If you are involved in an emotional abusive relationship of any kind, the best advice I can give you is to find solid people in your life to pray for you and encourage you and to remind you that you're loved and valued and worth more than you know. Because it's true: you are loved. <3

      January 17, 2013 at 12:10 pm

      • Anonymous

        Thanks so much for replying. Ah, our story shares similarities. I was asking for myself actually, because my mother has depression (I think it's acute?) that was diagnosed some 20 years ago. She has improved a lot since those days and does not take any medication or talk to counselors, I think she basically thrashes it out with God (and us). However, just because she has "improved" doesn't mean I want to be around her for the rest of my life. When the depression does strike, she apparently can't control herself from saying the most hurtful things or treating all of us like crap, saying we all continue our lives as normal and do not care about her.

        My father has taught us that we should not let one person spoil our whole day, yet she wants us to feel her pain (that we cannot because we arent the kind that get so upset due to eg. buying home the wrong vegies or noodles) and she can just sit there and cry. I see that hurt people hurt people sometimes. Thankfully, she is not currently depressed/acting upset towards anyone. I asked because I know it is bound to happen again and when it does I hope to cope better. I am trying to forgive her, to really forgive but every single cell in my body screams leave when her depression strikes. And in a few months I will be leaving for higher education… So I think in some ways, that is good. But I reckon mother's depression has caused me to be wary of depressive people in general, and I realise I am quite quick to shun them (which is not very good or kind). It's so true that everyone needs some therapy, and everyone includes me.

        Thank you so much for sharing and for the Bible verses, I will definitely check out those passages. :) if more questions bug me, I'll be sure to pop them over to your email, thanks loads. :)

        January 17, 2013 at 9:25 pm

        • There with you

          Thank you both for sharing your stories. I’m very thankful to see that I’m not alone. God must have been leading me to your post and to you two’s discussion because the timing is incredible. Less than two hours ago I stepped out of my first counseling session with my mother and our first real discussion of her emotional abuse. I grew up with the abuse (she also appears to be bi-polar), distanced myself from her for several years, then a few years ago let be a part of my life again. I created boundaries and we learned to get along as long as I only talked about surface level things with her. A few months ago she reverted back twice in a month. I had to set a boundary again and told her I wasn’t ready to see her, unless she was willing to see me at counseling.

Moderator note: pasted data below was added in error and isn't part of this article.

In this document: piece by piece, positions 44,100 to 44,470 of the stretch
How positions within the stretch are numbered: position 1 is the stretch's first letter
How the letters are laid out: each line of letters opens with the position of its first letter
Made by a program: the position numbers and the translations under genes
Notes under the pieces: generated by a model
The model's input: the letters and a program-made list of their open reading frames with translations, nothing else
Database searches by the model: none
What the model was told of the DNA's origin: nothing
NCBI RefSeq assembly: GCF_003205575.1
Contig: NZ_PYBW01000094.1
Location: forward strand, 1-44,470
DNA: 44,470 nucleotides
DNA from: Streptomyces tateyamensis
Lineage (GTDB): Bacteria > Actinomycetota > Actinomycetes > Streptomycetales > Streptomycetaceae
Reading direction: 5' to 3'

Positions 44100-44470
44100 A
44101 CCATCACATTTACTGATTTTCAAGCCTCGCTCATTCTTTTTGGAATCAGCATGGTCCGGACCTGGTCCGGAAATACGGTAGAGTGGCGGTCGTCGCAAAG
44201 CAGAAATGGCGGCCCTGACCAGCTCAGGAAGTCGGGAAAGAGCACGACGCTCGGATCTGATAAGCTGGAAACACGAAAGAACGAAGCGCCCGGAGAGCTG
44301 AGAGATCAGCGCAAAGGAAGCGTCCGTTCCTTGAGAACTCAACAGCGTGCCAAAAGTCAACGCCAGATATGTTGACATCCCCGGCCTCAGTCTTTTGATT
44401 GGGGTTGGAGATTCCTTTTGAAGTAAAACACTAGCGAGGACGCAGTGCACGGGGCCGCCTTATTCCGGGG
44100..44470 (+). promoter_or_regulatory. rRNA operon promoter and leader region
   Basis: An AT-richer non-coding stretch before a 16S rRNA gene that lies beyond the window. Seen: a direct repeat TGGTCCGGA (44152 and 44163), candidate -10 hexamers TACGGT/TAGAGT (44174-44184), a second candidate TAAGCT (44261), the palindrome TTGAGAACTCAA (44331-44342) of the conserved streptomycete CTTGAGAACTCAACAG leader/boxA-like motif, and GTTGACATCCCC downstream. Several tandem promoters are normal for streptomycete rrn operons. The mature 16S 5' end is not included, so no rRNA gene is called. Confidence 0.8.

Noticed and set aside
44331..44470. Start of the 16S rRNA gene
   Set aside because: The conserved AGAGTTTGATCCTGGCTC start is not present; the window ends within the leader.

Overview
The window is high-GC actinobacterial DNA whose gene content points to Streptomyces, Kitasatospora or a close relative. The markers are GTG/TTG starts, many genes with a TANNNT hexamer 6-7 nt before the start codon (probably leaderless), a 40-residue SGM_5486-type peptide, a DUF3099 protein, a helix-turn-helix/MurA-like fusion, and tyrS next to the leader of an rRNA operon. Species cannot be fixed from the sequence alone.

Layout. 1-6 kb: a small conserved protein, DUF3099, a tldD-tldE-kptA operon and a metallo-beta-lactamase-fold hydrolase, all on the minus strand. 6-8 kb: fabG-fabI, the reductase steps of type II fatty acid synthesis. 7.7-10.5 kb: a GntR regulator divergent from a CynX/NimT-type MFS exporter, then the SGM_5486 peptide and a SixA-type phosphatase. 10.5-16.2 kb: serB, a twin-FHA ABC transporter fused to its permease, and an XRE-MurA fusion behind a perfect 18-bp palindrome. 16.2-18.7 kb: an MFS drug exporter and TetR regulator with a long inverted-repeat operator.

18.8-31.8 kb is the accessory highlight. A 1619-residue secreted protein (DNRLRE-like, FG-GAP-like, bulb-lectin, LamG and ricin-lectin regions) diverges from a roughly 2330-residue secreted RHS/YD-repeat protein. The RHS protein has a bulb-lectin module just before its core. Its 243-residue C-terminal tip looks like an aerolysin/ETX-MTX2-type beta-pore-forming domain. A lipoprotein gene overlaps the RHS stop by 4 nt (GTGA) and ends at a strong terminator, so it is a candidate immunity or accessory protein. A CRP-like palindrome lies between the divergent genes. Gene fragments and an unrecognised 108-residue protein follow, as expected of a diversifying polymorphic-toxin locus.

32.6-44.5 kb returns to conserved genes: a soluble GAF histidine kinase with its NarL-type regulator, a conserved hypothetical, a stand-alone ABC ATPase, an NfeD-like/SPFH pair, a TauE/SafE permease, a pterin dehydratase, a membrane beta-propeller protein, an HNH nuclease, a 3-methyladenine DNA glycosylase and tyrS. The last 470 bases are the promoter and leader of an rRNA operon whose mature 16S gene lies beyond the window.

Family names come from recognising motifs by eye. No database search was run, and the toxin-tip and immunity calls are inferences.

Our session today was one of the most difficult things I’ve done in my life. I was thankful we could make some sort of progress, but my guard is up and I fear that she won’t see how destructive her behavior is. She basically told me that she resents my pain from the past. Your post was a timely reminder that my emotions are real and legitimate.

          What are you two’s thoughts on when emotions control behavior? I definitely agree that we shouldn’t control our emotions in the sense that we stifle or ignore them, but what about when they rule your behavior? I’m specifically thinking about when emotions are used as an acceptable excuse for abusive behavior.

          August 20, 2013 at 10:32 pm

  26. Pingback: Negative Emotions and the Church – Something worth checking out «

  27. ggirl

    Thanks for posting this I have been that girl who was given an “accountability partner” after talking about my feelings of not fitting in and not feeling like the other girls in the church. People never stopped questioning my leadership abilities after that. Thanks so much for sharing

    April 17, 2013 at 11:57 pm

  28. Well, thanks so much for sharing this with me, I love to have fun all the time.

    March 5, 2014 at 3:51 pm

  29. Thanks for the post. After reading this post, I gain some knowledge and gathered some information's. This article is really very essential and very informative article. I really enjoyed with post. Thank you again. Keep posting. I am waiting for your new post. I love to read your each and every post.

    December 10, 2014 at 7:09 am